What is Christian nationalism? And, how is it different than patriotism? Join Walter Kim and Dr. Paul Miller as they discuss the roots of Christian nationalism in America and what it looks like for evangelicals to be politically engaged in a Christ-honoring way.

In Today’s Conversation podcast, NAE President Walter Kim and Dr. Paul Miller, Georgetown University professor and former veteran and White House staffer, discuss how evangelicals can be principled when it comes to politics by working for the common good of all people.

You’ll also hear Paul and Walter discuss: 

  • The virtue of patriotism and how it’s tied to gratitude;
  • The difference between Christian principles and Christian power;
  • The elements of a healthy Christian political witness; and
  • A word of hope and concern for the 2024 election.

Read a Portion of the Transcript

Walter: What’s the difference between nationalism and patriotism? And how do we foster what is best in patriotism?

Paul: Patriotism is the love of our country and our home. I think patriotism is actually a positive virtue, and everybody should be patriotic no matter what country you’re in. I think patriotism is the virtue of gratitude. We should be grateful for where we come from and our homes. C.S. Lewis in his book, “The Four Loves,” he writes about the love of the things that are familiar — or the sights, the sounds and smells of where we come from — and I think I agree with that. I think we should love, be grateful for and seek to improve where we came from, and so I hope all Christians find a patriotism for whatever country they’re in, and if they’re in America, I think that means loving and cultivating what is best about America.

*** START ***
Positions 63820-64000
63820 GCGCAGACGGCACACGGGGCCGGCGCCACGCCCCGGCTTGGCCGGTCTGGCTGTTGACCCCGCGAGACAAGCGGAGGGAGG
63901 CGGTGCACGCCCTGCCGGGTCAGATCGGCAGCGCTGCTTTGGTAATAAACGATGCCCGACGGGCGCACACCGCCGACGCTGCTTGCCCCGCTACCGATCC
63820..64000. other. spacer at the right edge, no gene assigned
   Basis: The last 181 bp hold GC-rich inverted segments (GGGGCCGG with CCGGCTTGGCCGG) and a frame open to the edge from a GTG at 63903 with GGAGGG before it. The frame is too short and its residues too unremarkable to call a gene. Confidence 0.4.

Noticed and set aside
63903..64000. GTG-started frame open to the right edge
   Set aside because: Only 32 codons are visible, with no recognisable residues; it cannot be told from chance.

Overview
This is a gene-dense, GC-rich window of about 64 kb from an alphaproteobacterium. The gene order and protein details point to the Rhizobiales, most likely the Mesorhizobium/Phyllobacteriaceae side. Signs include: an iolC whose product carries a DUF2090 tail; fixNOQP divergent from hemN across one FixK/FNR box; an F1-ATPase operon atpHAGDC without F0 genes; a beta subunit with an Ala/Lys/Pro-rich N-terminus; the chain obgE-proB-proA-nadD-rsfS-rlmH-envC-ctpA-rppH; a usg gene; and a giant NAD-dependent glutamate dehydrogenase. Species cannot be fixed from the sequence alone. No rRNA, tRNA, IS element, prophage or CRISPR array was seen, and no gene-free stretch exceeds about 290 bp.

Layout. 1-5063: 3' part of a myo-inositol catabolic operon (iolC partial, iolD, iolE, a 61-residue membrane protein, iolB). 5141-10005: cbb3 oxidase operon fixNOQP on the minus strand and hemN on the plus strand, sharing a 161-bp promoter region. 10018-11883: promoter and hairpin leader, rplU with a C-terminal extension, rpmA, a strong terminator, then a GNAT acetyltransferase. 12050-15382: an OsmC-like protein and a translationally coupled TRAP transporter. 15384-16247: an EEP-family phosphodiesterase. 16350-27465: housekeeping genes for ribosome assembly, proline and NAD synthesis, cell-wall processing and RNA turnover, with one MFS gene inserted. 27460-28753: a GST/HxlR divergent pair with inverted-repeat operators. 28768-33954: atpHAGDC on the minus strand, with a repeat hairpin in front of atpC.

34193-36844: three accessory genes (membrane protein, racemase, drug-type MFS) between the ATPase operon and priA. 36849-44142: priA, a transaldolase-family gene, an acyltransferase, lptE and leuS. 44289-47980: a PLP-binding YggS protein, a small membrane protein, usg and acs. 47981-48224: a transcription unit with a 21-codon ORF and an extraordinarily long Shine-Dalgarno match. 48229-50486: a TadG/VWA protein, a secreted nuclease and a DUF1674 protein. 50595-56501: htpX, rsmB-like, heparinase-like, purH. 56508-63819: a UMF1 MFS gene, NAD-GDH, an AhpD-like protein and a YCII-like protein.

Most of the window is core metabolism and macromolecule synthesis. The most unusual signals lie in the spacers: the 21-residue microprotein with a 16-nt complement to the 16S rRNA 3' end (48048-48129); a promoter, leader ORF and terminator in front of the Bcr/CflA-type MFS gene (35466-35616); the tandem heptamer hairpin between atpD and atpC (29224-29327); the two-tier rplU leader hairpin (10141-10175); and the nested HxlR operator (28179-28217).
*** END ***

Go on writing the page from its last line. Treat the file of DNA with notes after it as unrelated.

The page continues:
Again, that’s different from nationalism, which seeks to defend one specific identity — a cultural identity — that we must follow a certain kind of tribal template. Another way to get at the distinction that you’ve asked about a couple of times of how do we as Christians engage in politics without doing the bad stuff? It comes down to this: Are we out for Christian principles or Christian power? Christian principle is defending religious freedom for all people, for non-Christians included, and for atheists, Muslims and progressives. Christian power is looking out for religious power for me, not for thee. So, if we’re going to be principled in our Christian engagement in politics, we need to work for our neighbors’ good and not just for our tribal prerogatives.

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